"I was trained during a time when forceps were thought to be barbaric and obsolete. But they've been coming back and I'm seeing the casualties," Dr Dietz said.

The risk of major trauma for normal vaginal delivery or with vacuum was 10 to 20 per cent, Professor Dietz said drawing on international research consistent with his own Sydney-based data.

That increased to 30-65 per cent with the use of forceps.

Women can be left with severe pelvic floor trauma and trauma to the anal sphincter resulting in urinary and fecal incontinence, pelvic organ prolapse, debilitating pain and psychological damage.

For some patients the damage caused by their labour manifests years, even decades later.

"Every week I see at least two or three women who have had their lives permanently altered by what happened to them in the labour ward. And nobody told them," Dr Dietz said.

"We need to start treating our patients like adults. We need to tell them what the risks and make sure they understand exactly what they're letting themselves in for. This is not happening," he said.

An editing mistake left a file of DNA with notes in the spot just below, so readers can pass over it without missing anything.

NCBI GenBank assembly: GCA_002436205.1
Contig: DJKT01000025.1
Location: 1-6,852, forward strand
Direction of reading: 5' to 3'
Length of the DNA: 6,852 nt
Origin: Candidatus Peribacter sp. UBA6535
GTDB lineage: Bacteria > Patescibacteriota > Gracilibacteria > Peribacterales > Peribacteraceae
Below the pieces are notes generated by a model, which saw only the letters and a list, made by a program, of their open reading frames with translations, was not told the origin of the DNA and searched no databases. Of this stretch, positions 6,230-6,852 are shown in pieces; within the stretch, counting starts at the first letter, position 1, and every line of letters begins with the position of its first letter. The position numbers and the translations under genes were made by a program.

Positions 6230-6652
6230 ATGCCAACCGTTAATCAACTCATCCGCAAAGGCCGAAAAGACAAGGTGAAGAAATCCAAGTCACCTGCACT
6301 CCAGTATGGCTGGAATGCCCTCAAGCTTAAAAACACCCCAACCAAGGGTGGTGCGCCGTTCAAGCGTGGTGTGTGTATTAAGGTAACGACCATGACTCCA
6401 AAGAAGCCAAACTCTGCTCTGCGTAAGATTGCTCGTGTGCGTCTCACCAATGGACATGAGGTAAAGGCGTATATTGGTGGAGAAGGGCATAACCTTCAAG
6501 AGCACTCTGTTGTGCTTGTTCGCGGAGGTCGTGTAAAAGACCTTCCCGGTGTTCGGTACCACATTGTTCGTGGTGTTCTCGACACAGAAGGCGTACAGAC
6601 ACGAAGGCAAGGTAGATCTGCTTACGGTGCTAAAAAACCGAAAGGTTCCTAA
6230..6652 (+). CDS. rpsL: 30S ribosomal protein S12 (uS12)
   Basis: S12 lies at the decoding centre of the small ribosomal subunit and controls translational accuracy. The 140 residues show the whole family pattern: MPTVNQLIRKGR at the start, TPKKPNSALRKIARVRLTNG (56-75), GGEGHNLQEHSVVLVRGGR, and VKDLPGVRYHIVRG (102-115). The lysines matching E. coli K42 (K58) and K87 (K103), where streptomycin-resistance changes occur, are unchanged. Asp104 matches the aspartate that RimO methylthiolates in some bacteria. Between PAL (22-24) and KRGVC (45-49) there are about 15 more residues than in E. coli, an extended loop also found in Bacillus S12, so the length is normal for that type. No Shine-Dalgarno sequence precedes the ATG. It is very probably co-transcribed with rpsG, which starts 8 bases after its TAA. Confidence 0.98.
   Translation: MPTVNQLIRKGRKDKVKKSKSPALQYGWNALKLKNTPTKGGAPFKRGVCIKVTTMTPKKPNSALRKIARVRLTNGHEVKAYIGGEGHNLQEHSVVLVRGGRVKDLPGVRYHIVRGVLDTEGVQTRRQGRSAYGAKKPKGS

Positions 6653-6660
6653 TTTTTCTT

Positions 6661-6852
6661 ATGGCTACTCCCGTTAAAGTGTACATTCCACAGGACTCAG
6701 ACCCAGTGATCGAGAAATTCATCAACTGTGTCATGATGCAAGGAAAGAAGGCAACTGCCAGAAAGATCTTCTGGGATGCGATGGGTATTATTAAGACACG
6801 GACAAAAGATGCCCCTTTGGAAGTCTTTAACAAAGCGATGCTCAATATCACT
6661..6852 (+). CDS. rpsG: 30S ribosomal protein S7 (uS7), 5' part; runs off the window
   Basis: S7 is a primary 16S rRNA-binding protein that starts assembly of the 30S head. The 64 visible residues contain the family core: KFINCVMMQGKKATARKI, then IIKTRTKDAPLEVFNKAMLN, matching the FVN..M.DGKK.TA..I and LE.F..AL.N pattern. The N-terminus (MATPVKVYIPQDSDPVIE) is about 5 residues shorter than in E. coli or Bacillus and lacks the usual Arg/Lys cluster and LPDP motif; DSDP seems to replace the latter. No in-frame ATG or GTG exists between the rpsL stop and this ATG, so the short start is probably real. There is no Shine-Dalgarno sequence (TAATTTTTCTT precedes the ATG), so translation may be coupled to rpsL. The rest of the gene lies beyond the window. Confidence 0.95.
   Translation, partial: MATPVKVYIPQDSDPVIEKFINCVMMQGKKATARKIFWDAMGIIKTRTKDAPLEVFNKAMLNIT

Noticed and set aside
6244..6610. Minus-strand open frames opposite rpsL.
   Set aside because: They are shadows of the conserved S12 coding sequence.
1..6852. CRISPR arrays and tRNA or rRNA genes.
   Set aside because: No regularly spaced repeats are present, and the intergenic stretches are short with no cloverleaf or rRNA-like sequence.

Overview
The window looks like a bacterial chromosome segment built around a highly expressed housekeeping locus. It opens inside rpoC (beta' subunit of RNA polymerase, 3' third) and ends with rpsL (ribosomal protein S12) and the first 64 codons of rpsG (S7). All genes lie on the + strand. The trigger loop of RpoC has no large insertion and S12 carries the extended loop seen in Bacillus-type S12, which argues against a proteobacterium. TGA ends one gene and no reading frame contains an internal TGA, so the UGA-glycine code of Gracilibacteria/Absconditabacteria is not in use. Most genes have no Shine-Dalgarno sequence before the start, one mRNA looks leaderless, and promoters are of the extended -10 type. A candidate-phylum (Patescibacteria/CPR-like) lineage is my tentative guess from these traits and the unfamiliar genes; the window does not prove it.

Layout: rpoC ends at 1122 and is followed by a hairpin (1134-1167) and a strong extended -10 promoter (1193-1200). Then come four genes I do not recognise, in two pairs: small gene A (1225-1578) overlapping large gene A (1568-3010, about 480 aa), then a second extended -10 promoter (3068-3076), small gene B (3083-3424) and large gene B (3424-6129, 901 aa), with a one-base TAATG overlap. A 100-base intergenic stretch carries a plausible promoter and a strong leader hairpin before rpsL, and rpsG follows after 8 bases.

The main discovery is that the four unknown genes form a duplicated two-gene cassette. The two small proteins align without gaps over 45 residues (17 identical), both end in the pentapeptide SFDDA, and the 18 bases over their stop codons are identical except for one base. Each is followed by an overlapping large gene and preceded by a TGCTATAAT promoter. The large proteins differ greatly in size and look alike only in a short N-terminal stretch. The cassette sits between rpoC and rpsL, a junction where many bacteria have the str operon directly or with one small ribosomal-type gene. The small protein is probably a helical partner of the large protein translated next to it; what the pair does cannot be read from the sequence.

Encouragingly, the use of forceps at three of Sydney's biggest public birthing hospitals with highest rates may have begun to plateau after peaking in 2014.

Forceps delivery dipped below 10 per cent of all births at the Royal Hospital for Women in 2015. Royal Prince Alfred Hospital's forceps rate dropped to 8 per cent, and Royal North Shore reduced its use of forceps to 11.3 per cent.

Ms Dawes is now 30 weeks pregnant with her second child.

"I have a booklet with information about forceps delivery and how it's of minimal risk to the baby. There [is] no information about the risk to the mother," she said.

"How are we meant to know if no one tells us?"

The story 'How could they not tell me?': Women kept in dark about risks of vaginal births first appeared on The Sydney Morning Herald.